Before the 1970s, asbestos was a widely used home and manufacturing additive for its heat and fireproof resistant properties. Due to this, asbestos fibers can be found in buildings and products alike, and although it is banned in the UK, there have been lasting detrimental and cancerous effects through first, second, and third-wave exposure.
In the U.S., this carcinogen is still permitted at 1% use, and since there is no safe amount of asbestos exposure, Mesothelioma Awareness Day is that much more consequential.
Mesothelioma Awareness Day sheds light on mesothelioma treatment, prevention, patient advocacy, and unity for those affected by this aggressive disease. Mesothelioma has direct ties to exposure to asbestos, a mineral that is found in talc, among other materials, and can impact individuals in a vast range of occupations and places.
Asbestos is sourced throughout naturally occurring mining deposits worldwide. Asbestos deposits are generally found near talc and vermiculite deposits, and so these minerals may eventually become contaminated with microscopic asbestos fibers. Although there are six types of asbestos, they all are considered hazardous. The two main differences are whether asbestos materials are friable or non-friable, which describes the ability for the material to deteriorate by hand.
The former includes products that are easily destructible manually like thermal or spray-on insulation. This type has a higher chance of developing severe diseases and health conditions because of the characteristics of asbestos fibers, which can easily be inhaled. Non-friable asbestos cannot be destroyed by hand, but the fibers can still be disrupted by sawing, cutting, or sanding, making it safer as it can be left and still contain asbestos without directly exposing individuals. Examples of products containing non-friable asbestos include roof shingles and vinyl flooring.
When a product is broken in any way that exposes an individual to asbestos, this mineral can provoke severe health risks. The most aggressive disease that may result from inhalation or ingestion of asbestos is mesothelioma, a cancer affecting nearly 38,400 people around the world annually. There are several types of mesothelioma based on tumor location. While pleural mesothelioma (lungs) makes up the majority of diagnoses, peritoneal mesothelioma affects the abdomen and accounts for 15-20% of all cases.
Asbestos exposure could also lead to other diseases like pleural plaques, pleural effusions, or asbestosis. Some of these conditions may be benign, where the lining of the lungs thicken after prolonged asbestos exposure in the case of pleural plaques. In other cases, excess fluid between the chest cavity and the lining of the lungs, known as pleural effusion and is a preceding symptom of mesothelioma. For asbestosis, lung inflammation and scarring caused by asbestos can develop into a more serious lung condition.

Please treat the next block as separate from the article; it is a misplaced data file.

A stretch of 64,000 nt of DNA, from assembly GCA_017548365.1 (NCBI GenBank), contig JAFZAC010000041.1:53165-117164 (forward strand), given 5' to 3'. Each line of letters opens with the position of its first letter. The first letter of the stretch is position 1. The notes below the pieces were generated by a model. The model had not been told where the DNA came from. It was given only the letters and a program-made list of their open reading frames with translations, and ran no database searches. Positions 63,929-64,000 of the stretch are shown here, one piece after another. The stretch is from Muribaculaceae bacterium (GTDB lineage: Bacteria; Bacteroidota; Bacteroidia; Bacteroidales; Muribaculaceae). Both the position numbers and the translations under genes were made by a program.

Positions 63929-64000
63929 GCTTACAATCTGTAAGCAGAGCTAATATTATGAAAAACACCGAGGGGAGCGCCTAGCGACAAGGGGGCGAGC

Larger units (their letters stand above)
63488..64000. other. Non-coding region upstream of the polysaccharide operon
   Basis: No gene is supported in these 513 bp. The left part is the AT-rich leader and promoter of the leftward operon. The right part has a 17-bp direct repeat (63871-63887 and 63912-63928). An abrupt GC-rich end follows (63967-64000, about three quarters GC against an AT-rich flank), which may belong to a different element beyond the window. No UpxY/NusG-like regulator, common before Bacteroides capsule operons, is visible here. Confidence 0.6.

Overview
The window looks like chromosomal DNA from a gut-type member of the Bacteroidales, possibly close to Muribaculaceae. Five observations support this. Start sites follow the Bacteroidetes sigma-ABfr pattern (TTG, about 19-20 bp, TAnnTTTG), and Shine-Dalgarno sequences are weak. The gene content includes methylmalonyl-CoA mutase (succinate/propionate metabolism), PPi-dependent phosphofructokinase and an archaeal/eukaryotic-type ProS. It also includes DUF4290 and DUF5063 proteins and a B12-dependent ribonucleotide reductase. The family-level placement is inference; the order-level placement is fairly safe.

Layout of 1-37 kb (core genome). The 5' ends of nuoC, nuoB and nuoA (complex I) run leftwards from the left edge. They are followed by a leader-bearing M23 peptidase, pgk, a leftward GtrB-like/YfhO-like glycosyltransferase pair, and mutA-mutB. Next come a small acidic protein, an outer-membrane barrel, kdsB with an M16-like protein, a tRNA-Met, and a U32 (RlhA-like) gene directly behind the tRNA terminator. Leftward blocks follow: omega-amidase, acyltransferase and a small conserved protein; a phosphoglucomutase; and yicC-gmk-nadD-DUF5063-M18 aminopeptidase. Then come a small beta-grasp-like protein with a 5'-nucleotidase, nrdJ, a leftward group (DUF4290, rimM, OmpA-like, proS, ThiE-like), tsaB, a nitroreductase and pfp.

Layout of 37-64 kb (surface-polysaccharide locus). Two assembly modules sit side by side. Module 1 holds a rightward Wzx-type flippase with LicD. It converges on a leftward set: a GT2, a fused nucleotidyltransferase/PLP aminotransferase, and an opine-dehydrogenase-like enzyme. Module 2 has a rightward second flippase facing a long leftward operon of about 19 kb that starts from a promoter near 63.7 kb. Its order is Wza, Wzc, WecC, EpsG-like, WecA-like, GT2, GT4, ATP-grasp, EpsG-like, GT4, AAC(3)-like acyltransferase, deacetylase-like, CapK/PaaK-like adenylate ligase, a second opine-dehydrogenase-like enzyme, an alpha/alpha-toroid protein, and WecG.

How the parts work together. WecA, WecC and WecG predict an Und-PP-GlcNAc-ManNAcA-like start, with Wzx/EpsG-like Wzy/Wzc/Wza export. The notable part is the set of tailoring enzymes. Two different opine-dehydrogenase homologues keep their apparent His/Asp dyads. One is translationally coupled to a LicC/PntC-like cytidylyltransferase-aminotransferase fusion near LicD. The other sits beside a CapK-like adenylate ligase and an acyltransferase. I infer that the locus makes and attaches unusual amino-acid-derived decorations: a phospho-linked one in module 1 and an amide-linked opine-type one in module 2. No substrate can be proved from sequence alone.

Mesothelioma primarily affects senior citizens with a median age of 74 years when diagnosed. These people were generally exposed to asbestos when they were younger, as the life-threatening effects of asbestos may not present until decades later. With a short life expectancy of 12-21 years, mesothelioma is considered an aggressive cancer.
There are still developing treatments to improve the prognosis for mesothelioma patients. Surgery, immunotherapy, chemotherapy, and radiation therapy are current options, but there are also multimodal approaches, where any of these treatments are combined for targeted effectiveness. In the most common type of mesothelioma, pleural, which affects the lung region, mesothelioma pleurocentesis is a surgical procedure to remove fluid. This minimally invasive approach can help relieve patients experiencing breathing difficulty and is an example that while treatment can improve the prognosis for a patient, it cannot be a cure.
Many occupations may come in contact with asbestos. As it is mined, it is naturally exposed and miners, industrial workers, factory workers, and construction workers may be at risk. Handling asbestos is dangerous, and the fibers may stick to clothing or become airborne making it more dangerous. Agricultural workers are also known to be affected through deteriorating machinery, barns, and other operating equipment.
To prevent exposure, asbestos surveys are required before renovation to buildings, especially if it was constructed before the 1980s. Asbestos abatement professionals can remove this mineral and should be hired to ensure that it is not contaminating other areas or the air quality. Occupations that could potentially handle asbestos should inform their employees of these critical endangerments. Regulations and laws are to be enforced and compliance is mandatory for a safer environment.
There are several safer alternatives to asbestos use; amorphous silica fabrics, flour fillers, cellulose fibers, and polyurethane foam are all verified substitutes that do not cause mesothelioma. Cessation of the use of asbestos is essential to eliminate further use, where even a small amount is harmful. While the government agencies can recognize and warn individuals, and more successful treatment is emerging, this cancer can be eradicated by advocacy and prevention.
Mesothelioma Awareness Day calls attention to the severity of this cancer and the various occupations, families, doctors, and advocates involved. The United Kingdom is one of the most impacted countries with mesothelioma diagnoses; however, despite having banned asbestos there back in 1999 already, United Kingdom still deals with this cancer as a result of the long latency period. Other countries (such as the US) have yet to implement a total ban, and until that happens, awareness is a significant preventative measure.